Concerns about the effectiveness of double-blind peer review are unfounded, according to the authors of a study in which as many as nine out of 10 reviewers were unable to correctly guess an author’s identity.
The experiment analysed papers submitted for three international software and programming conferences in 2016, for which authors were told to omit information about themselves and block, to the best of their ability, any identifying information within their papers.
Reviewers were asked optional questions about whether or not they thought they knew the identity of at least one author and, if so, to make a guess.
The results, published as “Effectiveness of anonymization in double-blind review” in Communications of the Association for Computing Machinery, found that 70 to 86 per cent of reviews were submitted without guesses, suggesting that reviewers did not believe they knew who wrote the papers.
Of those who did take a guess, one conference group was correct 75 per cent of the time, another 50 per cent of the time, and the third 44 per cent of the time.
Self-reported experts in the particular field that they were reviewing were significantly more likely to be able to guess the paper’s author, but overall figures showed that 74 to 90 per cent of reviewers were not able to make any correct guesses. “While anonymisation is imperfect, it is fairly effective,” the authors conclude.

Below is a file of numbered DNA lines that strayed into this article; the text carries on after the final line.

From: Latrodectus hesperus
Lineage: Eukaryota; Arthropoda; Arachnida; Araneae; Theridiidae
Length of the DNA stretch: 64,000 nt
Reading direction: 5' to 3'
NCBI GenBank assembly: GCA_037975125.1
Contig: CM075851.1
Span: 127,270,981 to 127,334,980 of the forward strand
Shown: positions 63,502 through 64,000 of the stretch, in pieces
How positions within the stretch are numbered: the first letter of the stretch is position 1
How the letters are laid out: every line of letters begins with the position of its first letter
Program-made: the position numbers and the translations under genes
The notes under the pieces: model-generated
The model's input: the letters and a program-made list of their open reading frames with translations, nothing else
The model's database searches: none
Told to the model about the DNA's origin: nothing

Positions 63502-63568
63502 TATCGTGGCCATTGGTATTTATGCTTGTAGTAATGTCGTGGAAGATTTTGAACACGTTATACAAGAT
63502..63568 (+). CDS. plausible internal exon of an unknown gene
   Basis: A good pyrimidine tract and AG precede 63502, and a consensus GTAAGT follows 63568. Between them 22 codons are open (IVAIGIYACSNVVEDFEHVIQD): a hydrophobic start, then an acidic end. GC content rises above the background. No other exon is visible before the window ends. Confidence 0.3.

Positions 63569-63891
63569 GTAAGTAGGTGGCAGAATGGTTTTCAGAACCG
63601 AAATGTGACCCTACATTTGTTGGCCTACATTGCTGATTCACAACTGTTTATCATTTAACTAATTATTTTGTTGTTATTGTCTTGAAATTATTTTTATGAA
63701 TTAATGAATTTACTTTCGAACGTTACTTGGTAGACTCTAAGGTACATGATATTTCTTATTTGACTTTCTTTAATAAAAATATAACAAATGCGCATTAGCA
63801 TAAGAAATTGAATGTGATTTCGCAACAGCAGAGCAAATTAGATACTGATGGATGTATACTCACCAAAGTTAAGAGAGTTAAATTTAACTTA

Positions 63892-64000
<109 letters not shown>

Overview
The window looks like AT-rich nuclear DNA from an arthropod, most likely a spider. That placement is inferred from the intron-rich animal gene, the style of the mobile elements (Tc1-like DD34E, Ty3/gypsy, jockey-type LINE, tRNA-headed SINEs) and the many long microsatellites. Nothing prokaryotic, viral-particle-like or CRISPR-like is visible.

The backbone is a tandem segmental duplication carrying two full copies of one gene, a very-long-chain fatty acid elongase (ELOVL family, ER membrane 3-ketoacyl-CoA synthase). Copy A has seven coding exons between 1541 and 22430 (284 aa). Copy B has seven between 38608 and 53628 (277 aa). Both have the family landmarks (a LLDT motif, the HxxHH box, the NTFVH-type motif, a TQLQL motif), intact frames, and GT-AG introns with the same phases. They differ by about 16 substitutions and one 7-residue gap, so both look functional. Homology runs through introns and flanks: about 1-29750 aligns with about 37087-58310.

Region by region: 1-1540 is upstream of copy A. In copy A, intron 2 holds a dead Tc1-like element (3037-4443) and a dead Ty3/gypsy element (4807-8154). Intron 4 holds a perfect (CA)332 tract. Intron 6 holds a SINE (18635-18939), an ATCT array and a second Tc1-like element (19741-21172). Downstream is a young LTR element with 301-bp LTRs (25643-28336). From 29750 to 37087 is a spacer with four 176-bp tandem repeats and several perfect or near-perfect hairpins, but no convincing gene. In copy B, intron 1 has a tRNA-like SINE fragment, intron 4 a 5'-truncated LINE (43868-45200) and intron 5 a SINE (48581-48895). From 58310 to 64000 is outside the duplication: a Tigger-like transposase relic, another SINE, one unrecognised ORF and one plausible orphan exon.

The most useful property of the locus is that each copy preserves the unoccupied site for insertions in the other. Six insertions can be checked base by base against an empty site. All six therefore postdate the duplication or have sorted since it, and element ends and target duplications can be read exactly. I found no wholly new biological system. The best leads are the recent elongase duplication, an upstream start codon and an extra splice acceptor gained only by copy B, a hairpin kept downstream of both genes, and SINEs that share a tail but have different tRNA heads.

Claire Le Goues, an assistant professor in computer science at Carnegie Mellon University and co-author of the study, told Times Higher Education that the motivation for the research came in response to a common objection to double-blind review that reviewers can often guess author identities.
The group’s evidence suggests this to be false, she said, and furthermore, one possible reason for reviewers being able to guess correctly could be “poor anonymisation”, she explained, since the data found poorly anonymised papers to have a higher concentration of correct guesses.
“Double-blind review is still relatively new in our community and has not yet been implemented in all venues,” she noted. “As a result, many authors aren’t accustomed to writing anonymised papers, and our conference management systems aren’t universally well-equipped to support it. With time, these issues should be resolved.”
A previous experiment into the effectiveness of single versus double blind review published in PNAS found that reviewers with author information were 1.76 times more likely to recommend acceptance of papers from famous authors, and 1.67 times more likely to recommend acceptance of papers from top institutions.
After completing the latest experiment, the programme committee chairs of all three conferences said they felt that double-blind review “mitigated effects of subconscious bias”, the report said, “which is the primary goal of using double-blind review”.